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Thread: Brumation advice.

  1. #1
    Thamnophis cymru -MARWOLAETH-'s Avatar
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    Brumation advice.

    I plan to brumate gerry in the fridge.
    -A few questions I need answering
    I found two spots that would be suitable.1st stays at 11*C,2nd stays at 8.4*C .

    Which would be best to put her?

    How do I cool her down slowly without giving her a shock?

    How long should I brumate her for?

    How big should the container be? (she's 16cm)
    Ta in advance
    Will

  2. #2
    T. radix Ranch guidofatherof5's Avatar
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    Re: Brumation advice.

    11C = 51.8F
    8.4C = 47.12F



    I would think 11C/51F is probably better as T.marcianus doesn't range in the northern temps.
    Steve
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    "Preparing For Fourth shed" Spankenstyne's Avatar
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    Re: Brumation advice.

    I agree with Steve, the 11c one will be the best option. I have my Marcianus down right now in my brumation fridge set at 52-54f (similar temp as yours). To get them ready I make sure to not feed for 2-3 weeks so they can empty out their digestive system. Then they get a few days of being off the heat in my 70f-ish ambient basement and into an appropriate sized container (with air holes) that I have a couple of inches of shavings, and a water dish. I give mine 2 full months, but I also only brumate my adult breeders. I don't brumate any of the youngsters & smaller sub-adults.

    I haven't lost any yet but there's always a risk. I personally wouldn't bother doing it with one so small that's not going to be a breeder next season.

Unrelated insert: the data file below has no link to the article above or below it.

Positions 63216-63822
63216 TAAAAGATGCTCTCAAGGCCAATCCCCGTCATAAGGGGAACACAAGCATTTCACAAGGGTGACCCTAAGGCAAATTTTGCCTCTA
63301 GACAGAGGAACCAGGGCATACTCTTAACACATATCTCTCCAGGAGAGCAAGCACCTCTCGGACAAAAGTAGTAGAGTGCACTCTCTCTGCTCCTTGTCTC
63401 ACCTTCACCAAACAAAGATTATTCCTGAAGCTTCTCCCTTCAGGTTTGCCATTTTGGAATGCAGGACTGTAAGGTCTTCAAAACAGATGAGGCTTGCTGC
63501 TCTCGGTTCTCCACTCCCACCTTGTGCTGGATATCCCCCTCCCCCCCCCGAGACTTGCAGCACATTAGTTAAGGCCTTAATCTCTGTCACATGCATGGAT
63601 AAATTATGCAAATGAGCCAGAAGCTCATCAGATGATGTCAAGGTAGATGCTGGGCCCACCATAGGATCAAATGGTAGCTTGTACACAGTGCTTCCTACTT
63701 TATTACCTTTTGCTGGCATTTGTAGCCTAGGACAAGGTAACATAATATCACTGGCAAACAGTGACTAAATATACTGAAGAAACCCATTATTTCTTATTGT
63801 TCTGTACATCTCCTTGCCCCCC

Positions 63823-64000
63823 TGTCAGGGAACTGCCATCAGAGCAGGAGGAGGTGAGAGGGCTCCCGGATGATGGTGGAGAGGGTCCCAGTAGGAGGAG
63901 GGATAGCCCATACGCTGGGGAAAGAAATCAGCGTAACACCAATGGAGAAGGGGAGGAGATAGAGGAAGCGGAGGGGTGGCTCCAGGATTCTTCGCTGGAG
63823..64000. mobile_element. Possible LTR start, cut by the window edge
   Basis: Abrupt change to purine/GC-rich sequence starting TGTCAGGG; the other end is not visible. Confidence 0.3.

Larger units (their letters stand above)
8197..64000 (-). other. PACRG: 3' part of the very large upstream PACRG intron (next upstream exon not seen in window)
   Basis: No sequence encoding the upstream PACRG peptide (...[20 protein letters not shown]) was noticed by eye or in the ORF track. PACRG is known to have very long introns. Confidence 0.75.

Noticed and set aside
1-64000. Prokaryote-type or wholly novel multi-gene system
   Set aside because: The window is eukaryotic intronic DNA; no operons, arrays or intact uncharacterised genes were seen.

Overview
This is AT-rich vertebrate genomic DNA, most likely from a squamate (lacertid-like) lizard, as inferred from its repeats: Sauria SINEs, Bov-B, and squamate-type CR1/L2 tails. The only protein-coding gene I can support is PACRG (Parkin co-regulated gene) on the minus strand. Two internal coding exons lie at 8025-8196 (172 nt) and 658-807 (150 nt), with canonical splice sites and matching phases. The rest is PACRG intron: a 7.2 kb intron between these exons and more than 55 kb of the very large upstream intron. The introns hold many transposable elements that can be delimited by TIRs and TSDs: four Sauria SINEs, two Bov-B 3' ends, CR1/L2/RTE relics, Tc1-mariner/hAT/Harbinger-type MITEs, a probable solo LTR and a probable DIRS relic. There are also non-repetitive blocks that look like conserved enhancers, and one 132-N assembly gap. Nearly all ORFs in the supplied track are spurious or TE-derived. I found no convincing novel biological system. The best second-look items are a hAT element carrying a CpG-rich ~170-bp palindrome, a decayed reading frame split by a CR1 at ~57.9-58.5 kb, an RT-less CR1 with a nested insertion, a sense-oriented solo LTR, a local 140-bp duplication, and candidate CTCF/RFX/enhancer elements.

Chris

  4. #4
    Thamnophis cymru -MARWOLAETH-'s Avatar
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    Re: Brumation advice.

    Quote Originally Posted by Spankenstyne View Post
    I agree with Steve, the 11c one will be the best option. I have my Marcianus down right now in my brumation fridge set at 52-54f (similar temp as yours). To get them ready I make sure to not feed for 2-3 weeks so they can empty out their digestive system. Then they get a few days of being off the heat in my 70f-ish ambient basement and into an appropriate sized container (with air holes) that I have a couple of inches of shavings, and a water dish. I give mine 2 full months, but I also only brumate my adult breeders. I don't brumate any of the youngsters & smaller sub-adults.

    I haven't lost any yet but there's always a risk. I personally wouldn't bother doing it with one so small that's not going to be a breeder next season.
    The reason I'm planning brumation is because she hasn't eaten properly for 6 weeks and is quite skinny.She is drinking lots so I think shes healthy otherwise.When I noticed the weight loss I switched off the heating in hopes she'd use less energy but she continued to loose weight because the temps weren't low enough.
    Will

  5. #5
    "Preparing For Fourth shed" snake man's Avatar
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    Re: Brumation advice.

    If she is skinny and loosing weight a brumation can be hard on her.
    0.1 Red axanthic x red radix

  6. #6
    Thamnophis cymru -MARWOLAETH-'s Avatar